Central city’s 30km/h speed limit sees fewer crashes, injuries

POSITIVE: The lower speed limit in the central city, such as on Montreal St, has reduced the number of crashes and injuries in the first 18 months since the change.

The number of crashes and injuries in the central city has reduced since the speed limit was dropped to 30km/h more than a year ago.

Data compiled by ViaStrada senior traffic engineer and transport planner Glen Koorey shows there have been 17 per cent fewer crashes, and a 22 per cent reduction in injuries.

In March 2016, the city council dropped the speed limit from 50km/h to 30km/h on streets between, but not including, Kilmore, Madras and St Asaph Sts.

The move, which was part of An Accessible City, received mixed reactions. Some said it would slow progress, while others said it would make the area safer.

Dr Koorey, a former Canterbury University transport engineering senior lecturer, has compiled crash and injury data for the area from the last four years.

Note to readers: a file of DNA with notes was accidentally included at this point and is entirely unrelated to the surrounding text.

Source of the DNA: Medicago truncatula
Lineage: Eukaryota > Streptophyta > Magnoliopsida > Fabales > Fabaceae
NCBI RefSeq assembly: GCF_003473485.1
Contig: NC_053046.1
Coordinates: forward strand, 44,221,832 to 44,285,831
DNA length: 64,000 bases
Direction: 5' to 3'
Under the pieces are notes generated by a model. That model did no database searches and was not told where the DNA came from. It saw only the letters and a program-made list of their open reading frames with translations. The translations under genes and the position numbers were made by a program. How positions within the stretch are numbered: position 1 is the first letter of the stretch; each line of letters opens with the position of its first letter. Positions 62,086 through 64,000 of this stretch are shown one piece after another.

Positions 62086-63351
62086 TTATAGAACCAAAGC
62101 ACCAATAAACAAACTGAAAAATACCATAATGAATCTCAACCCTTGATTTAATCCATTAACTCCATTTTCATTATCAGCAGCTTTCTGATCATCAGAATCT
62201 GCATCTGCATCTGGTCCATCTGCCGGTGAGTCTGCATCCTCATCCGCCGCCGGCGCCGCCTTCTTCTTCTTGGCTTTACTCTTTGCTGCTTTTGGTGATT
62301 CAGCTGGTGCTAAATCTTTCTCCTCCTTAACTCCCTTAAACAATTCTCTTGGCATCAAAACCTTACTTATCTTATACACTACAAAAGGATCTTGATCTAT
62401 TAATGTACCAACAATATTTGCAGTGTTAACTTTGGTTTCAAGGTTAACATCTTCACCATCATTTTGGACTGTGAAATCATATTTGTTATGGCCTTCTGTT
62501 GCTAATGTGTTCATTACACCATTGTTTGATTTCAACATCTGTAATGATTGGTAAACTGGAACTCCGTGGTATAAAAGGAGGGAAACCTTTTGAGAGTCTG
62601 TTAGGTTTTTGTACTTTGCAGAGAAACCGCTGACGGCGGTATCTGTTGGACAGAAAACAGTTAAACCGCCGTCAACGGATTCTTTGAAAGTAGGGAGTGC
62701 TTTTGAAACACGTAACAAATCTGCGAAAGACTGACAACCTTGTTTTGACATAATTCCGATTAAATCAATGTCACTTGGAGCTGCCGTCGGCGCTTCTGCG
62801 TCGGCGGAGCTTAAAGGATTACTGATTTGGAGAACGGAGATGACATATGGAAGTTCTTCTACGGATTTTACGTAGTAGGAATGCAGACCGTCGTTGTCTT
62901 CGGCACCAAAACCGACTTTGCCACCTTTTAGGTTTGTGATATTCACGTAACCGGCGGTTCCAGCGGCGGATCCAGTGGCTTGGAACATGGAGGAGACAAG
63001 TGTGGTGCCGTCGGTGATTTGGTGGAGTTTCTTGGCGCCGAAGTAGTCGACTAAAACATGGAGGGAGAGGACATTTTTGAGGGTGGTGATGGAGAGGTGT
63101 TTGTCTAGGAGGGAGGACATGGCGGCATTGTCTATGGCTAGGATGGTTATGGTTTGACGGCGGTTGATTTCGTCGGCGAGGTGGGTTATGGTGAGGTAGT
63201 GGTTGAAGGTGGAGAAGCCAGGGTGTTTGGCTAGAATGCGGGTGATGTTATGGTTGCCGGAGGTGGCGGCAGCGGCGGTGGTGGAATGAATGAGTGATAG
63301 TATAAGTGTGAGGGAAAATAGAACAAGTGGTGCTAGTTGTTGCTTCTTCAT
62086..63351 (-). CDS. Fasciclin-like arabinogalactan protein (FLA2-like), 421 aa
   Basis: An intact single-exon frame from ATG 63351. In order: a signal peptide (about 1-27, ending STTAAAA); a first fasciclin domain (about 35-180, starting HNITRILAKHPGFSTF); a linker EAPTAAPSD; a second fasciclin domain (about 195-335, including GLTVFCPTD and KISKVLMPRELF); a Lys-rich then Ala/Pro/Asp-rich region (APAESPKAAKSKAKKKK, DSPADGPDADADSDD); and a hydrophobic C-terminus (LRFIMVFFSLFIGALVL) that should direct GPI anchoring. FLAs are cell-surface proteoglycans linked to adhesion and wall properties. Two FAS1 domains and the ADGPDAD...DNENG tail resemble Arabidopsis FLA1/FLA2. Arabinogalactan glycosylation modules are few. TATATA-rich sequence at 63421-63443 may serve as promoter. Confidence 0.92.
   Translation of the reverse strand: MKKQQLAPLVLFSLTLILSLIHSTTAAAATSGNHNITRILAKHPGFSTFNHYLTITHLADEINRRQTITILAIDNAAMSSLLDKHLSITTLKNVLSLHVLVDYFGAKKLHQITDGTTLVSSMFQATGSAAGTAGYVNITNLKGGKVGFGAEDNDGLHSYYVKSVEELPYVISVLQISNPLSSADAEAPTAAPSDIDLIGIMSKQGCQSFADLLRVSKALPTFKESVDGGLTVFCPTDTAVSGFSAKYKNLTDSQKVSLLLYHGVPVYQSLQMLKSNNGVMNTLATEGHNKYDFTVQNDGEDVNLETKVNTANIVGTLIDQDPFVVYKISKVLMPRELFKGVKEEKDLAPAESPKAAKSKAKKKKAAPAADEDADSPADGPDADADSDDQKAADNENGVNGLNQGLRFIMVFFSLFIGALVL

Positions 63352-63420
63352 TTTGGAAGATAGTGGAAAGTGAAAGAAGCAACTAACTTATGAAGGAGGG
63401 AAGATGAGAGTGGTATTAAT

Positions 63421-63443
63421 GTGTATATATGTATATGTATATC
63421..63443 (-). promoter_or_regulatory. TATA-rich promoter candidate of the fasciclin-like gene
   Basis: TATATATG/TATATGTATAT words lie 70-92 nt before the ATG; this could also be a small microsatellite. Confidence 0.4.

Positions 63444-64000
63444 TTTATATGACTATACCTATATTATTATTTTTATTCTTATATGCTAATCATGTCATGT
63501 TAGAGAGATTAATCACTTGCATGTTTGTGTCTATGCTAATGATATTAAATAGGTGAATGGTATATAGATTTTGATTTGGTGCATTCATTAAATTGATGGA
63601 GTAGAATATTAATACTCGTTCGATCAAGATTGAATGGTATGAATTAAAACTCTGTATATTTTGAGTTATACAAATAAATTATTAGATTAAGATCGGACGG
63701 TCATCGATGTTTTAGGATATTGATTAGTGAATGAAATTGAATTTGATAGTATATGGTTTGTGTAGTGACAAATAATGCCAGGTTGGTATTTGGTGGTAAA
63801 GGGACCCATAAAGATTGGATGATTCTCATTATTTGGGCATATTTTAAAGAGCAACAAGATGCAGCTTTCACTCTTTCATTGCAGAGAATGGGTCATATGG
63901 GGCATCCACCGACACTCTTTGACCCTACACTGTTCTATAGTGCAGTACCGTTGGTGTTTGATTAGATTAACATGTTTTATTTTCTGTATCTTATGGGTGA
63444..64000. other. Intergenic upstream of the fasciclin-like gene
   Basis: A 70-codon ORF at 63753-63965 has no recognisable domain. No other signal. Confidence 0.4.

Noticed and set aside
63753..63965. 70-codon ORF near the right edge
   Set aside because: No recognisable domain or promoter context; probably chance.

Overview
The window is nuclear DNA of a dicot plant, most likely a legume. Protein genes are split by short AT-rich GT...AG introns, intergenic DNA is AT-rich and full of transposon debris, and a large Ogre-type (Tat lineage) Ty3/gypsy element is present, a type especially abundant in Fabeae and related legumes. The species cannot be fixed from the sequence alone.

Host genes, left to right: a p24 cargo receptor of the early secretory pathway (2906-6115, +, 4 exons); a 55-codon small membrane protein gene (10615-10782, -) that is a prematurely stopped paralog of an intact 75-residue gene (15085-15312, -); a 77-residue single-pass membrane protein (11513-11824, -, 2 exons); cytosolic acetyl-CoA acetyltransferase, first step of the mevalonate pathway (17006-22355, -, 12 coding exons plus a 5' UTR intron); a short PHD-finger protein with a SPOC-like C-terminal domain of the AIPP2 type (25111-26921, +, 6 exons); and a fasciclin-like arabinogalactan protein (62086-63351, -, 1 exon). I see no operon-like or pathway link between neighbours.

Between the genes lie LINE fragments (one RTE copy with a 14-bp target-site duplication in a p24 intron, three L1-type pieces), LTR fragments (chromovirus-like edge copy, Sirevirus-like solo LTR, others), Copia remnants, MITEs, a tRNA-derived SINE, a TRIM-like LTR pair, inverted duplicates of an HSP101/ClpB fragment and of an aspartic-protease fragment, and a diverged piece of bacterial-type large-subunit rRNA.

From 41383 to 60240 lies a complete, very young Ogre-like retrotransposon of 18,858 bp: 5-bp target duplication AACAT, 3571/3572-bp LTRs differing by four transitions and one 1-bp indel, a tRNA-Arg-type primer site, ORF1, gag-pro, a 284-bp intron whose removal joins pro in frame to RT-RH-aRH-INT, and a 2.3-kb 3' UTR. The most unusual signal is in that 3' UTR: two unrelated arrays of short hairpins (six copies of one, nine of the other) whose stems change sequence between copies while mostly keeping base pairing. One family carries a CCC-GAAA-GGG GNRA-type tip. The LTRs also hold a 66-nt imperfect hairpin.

He gathered the figures from the New Zealand Transport Agency’s crash analysis data to see if there had been a change.

It showed between September 2014 and February 2016, there were 73 crashes in the area, and 36 injuries.

That dropped to 60 crashes since the new limit was put in place and 28 injuries.

In other central city streets that still have a 50km/h speed limit, the number of crashes had increased.

Dr Koorey said the increase could reflect unnecessary traffic shifting, although he had not compared traffic volumes yet so did not want to speculate.

He said because more businesses and shops opening were bringing more people and traffic into the central city, he did not initially expect a drop in crashes.

But Dr Koorey said he was pleasantly surprised.

“It’s early days and I’d like to see how the trends goes for a bit longer (two to three years), but it’s an encouraging sign given that a key reason for introducing lower speeds is for road safety.”

City councillor Sara Templeton said the 30km/h limit not only made the roads safer, but it meant motorists noticed more shops and businesses opening up.

“It was quite controversial at the time, there was a lot of negative comments on social media about that change,” she said.

“What this shows is that the decision was based on best international practice and the local data backs that up.”

The city council has been lowering speed limits in other parts of the city, including along the new cycleway routes.